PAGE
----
Members continue discussion of 2017 theme: "Family Economic Security"
More than 100 members and guests attended the second meeting of the 2017 Catalyst Endowment Fund at the Charter Oak International Academy in West Hartford to have a continued discussion around this year's theme, "Family Economic Security: Career Pathways."
Kathleen Costello, chair of the Catalyst Endowment Fund steering committee, welcomed members and guests to the event and introduced Martha Rennie and Kim Townsend from The Bridge Family Center who offered some brief remarks on Charter Oak's Family Resource Center which offers a wide variety of programs for the school's students and their families including early morning playgroups, English language classes, before and after school programs, parent leadership classes, summer programs and grandparent groups, among others.
Costello also provided guests with additional information about the Catalyst Endowment Fund and the process members engage in each year. Members learn about a chosen topic by holding two informational programs with content experts, review and consider requests for proposals related to the issue from area nonprofits, and hold a grantmaking meeting in the fall where members discuss the proposals and vote to award up to $50,000 in grants.
Costello introduced the Hartford Foundation's Director of Programs and Community Investments, Judy McBride, who discussed the Foundation's Career Pathways Initiative. A three-year, $4.3 million project, the Career Pathways Initiative supports nine collaborative projects that are helping residents with limited literacy and employment skills, including low-income mothers, immigrants, residents who are homeless, former offenders and others who need a broad range of coordinated services to be successful. McBride discussed how Catalyst's focus on Family Economic Security reflects one of the Foundation's strategic goals to improve access to job training and employment across the Greater Hartford region. She discussed the fact that the Foundation is focusing on a population of workers who are generally neglected when job training programs are developed. These workers are considered low-skilled and have low levels of literacy; they not only require job training and employment, but a wide variety of other needs including intense case management to succeed. These supports can include access to childcare, transportation and stipends to allow them to support themselves as they receive training. The Career Pathways Initiative provides instruction for jobs in a wide variety of industries including healthcare, manufacturing, and hospitality in communities throughout the region.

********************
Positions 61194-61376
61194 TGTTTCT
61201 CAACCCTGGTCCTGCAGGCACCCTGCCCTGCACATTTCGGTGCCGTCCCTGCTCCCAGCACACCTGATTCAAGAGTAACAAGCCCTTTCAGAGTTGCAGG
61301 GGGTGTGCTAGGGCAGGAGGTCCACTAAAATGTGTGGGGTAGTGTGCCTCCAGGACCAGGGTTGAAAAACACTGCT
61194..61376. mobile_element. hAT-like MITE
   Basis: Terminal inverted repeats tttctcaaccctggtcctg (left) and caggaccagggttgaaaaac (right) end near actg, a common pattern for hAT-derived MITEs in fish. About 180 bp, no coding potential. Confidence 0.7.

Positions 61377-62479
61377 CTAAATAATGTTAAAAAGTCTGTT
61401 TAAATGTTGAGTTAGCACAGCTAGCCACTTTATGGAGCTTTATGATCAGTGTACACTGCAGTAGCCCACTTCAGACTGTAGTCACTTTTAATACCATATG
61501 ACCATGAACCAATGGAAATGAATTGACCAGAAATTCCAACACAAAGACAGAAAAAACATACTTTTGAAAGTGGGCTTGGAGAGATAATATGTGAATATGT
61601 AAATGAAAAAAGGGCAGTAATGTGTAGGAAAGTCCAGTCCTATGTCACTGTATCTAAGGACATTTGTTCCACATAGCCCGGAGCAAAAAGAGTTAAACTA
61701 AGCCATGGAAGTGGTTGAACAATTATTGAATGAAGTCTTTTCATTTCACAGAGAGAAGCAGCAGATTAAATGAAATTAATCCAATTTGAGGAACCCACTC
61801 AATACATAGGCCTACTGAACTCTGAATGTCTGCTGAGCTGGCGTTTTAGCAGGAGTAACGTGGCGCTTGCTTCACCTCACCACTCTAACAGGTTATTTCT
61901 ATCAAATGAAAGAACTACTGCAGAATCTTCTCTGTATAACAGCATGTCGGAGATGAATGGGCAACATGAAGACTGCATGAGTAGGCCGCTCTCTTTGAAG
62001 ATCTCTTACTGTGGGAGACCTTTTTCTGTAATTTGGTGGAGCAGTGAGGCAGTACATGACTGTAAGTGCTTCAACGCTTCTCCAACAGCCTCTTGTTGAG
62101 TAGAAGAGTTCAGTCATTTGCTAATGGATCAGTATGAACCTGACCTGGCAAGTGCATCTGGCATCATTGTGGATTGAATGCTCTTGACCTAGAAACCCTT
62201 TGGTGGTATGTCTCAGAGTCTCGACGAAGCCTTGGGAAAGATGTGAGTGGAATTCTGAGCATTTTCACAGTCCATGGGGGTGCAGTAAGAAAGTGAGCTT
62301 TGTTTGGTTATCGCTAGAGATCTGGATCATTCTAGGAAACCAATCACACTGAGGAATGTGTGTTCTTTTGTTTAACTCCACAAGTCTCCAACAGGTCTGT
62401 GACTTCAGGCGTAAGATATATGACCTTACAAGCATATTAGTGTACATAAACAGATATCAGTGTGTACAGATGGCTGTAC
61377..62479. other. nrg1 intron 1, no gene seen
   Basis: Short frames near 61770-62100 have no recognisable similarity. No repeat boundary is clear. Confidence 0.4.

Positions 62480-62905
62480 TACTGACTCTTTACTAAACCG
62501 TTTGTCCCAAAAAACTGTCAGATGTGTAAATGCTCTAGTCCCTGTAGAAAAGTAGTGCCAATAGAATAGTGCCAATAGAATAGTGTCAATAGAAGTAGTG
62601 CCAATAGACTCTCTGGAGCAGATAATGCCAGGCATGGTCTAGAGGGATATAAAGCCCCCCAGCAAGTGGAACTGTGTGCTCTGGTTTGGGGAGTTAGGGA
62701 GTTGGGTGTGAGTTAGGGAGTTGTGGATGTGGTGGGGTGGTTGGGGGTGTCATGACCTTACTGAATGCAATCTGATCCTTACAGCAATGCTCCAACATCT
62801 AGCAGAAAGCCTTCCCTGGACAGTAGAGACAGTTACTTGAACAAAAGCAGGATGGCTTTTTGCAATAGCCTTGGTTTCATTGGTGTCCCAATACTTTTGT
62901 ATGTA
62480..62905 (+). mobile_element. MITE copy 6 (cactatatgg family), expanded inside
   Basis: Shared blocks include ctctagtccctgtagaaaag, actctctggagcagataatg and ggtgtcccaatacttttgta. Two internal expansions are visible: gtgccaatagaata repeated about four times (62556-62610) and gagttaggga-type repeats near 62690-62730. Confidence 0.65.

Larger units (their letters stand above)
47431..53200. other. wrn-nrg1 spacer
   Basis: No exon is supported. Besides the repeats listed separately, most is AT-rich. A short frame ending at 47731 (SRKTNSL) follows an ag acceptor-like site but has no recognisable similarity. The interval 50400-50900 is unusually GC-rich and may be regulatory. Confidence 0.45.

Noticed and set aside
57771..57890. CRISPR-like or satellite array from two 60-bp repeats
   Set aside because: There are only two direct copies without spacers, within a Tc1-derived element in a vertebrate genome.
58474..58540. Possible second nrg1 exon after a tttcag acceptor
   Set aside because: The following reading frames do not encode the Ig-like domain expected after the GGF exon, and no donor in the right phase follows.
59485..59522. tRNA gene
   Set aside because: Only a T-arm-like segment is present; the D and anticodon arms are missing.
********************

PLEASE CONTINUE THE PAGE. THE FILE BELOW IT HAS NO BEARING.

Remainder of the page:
Following McBride's presentation, Costello introduced a panel discussion featuring Oz Griebel, president and CEO of MetroHartford Alliance, and Dr. Alice Pritchard, chief of staff to the president of Connecticut State Colleges and Universities system (CSCU).
Griebel focused his remarks on the importance of the demand side of the job equation. He discussed the MetroHartford Alliance's role as the leading business and economic development organization in the region to drive economic growth after years of stagnant job creation. These efforts include trying to attract and retain young professionals through HYPE (Hartford Young Professionals and Entrepreneurs) which seeks to help young professionals become better engaged in community life, expand professional and social opportunities and become ambassadors for the Hartford Region.